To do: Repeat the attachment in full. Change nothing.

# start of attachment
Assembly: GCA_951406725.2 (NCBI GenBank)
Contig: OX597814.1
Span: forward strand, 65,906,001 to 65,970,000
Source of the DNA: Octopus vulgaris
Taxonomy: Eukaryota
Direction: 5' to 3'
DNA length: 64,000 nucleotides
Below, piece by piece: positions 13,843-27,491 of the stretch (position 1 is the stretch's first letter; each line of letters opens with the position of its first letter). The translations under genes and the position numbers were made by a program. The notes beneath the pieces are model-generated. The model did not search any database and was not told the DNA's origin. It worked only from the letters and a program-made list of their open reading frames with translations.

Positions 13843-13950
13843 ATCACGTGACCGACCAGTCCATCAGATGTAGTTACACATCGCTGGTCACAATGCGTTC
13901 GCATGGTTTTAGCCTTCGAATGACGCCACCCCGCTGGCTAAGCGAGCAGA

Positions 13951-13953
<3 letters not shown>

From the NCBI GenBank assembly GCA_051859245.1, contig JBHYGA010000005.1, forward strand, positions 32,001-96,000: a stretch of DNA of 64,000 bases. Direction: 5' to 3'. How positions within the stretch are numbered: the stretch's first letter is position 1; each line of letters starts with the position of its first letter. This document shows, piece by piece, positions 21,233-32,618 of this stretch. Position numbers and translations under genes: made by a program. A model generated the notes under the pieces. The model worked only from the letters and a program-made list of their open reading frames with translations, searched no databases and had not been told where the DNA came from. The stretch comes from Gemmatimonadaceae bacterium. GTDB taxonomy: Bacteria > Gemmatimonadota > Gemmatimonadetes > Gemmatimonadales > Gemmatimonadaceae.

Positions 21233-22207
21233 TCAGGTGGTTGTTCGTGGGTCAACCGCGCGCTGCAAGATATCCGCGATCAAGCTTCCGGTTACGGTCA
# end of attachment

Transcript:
Assembly: GCA_951406725.2 (NCBI GenBank)
Contig: OX597814.1
Span: forward strand, 65,906,001 to 65,970,000
Source of the DNA: Octopus vulgaris
Taxonomy: Eukaryota
Direction: 5' to 3'
DNA length: 64,000 nucleotides
Below, piece by piece: positions 13,843-27,491 of the stretch (position 1 is the stretch's first letter; each line of letters opens with the position of its first letter). The translations under genes and the position numbers were made by a program. The notes beneath the pieces are model-generated. The model did not search any database and was not told the DNA's origin. It worked only from the letters and a program-made list of their open reading frames with translations.

Positions 13843-13950
13843 ATCACGTGACCGACCAGTCCATCAGATGTAGTTACACATCGCTGGTCACAATGCGTTC
13901 GCATGGTTTTAGCCTTCGAATGACGCCACCCCGCTGGCTAAGCGAGCAGA

Positions 13951-13953
<3 letters not shown>

From the NCBI GenBank assembly GCA_051859245.1, contig JBHYGA010000005.1, forward strand, positions 32,001-96,000: a stretch of DNA of 64,000 bases. Direction: 5' to 3'. How positions within the stretch are numbered: the stretch's first letter is position 1; each line of letters starts with the position of its first letter. This document shows, piece by piece, positions 21,233-32,618 of this stretch. Position numbers and translations under genes: made by a program. A model generated the notes under the pieces. The model worked only from the letters and a program-made list of their open reading frames with translations, searched no databases and had not been told where the DNA came from. The stretch comes from Gemmatimonadaceae bacterium. GTDB taxonomy: Bacteria > Gemmatimonadota > Gemmatimonadetes > Gemmatimonadales > Gemmatimonadaceae.

Positions 21233-22207
21233 TCAGGTGGTTGTTCGTGGGTCAACCGCGCGCTGCAAGATATCCGCGATCAAGCTTCCGGTTACGGTCA